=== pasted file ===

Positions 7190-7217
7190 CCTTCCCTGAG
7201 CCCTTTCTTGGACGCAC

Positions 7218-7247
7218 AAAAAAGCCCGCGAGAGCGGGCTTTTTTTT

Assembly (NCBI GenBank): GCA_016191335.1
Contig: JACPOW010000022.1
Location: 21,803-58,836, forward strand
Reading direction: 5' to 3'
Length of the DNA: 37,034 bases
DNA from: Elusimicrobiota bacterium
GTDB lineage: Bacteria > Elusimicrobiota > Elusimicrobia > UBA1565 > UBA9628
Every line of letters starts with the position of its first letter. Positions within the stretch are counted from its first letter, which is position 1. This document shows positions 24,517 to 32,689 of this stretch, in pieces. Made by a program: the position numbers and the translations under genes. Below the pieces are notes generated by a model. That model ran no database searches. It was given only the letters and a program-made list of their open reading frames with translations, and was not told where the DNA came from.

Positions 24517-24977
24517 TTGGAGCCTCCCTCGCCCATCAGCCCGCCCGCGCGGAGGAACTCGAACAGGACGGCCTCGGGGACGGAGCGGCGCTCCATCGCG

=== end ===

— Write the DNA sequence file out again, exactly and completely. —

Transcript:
Positions 7190-7217
7190 CCTTCCCTGAG
7201 CCCTTTCTTGGACGCAC

Positions 7218-7247
7218 AAAAAAGCCCGCGAGAGCGGGCTTTTTTTT

Assembly (NCBI GenBank): GCA_016191335.1
Contig: JACPOW010000022.1
Location: 21,803-58,836, forward strand
Reading direction: 5' to 3'
Length of the DNA: 37,034 bases
DNA from: Elusimicrobiota bacterium
GTDB lineage: Bacteria > Elusimicrobiota > Elusimicrobia > UBA1565 > UBA9628
Every line of letters starts with the position of its first letter. Positions within the stretch are counted from its first letter, which is position 1. This document shows positions 24,517 to 32,689 of this stretch, in pieces. Made by a program: the position numbers and the translations under genes. Below the pieces are notes generated by a model. That model ran no database searches. It was given only the letters and a program-made list of their open reading frames with translations, and was not told where the DNA came from.

Positions 24517-24977
24517 TTGGAGCCTCCCTCGCCCATCAGCCCGCCCGCGCGGAGGAACTCGAACAGGACGGCCTCGGGGACGGAGCGGCGCTCCATCGCG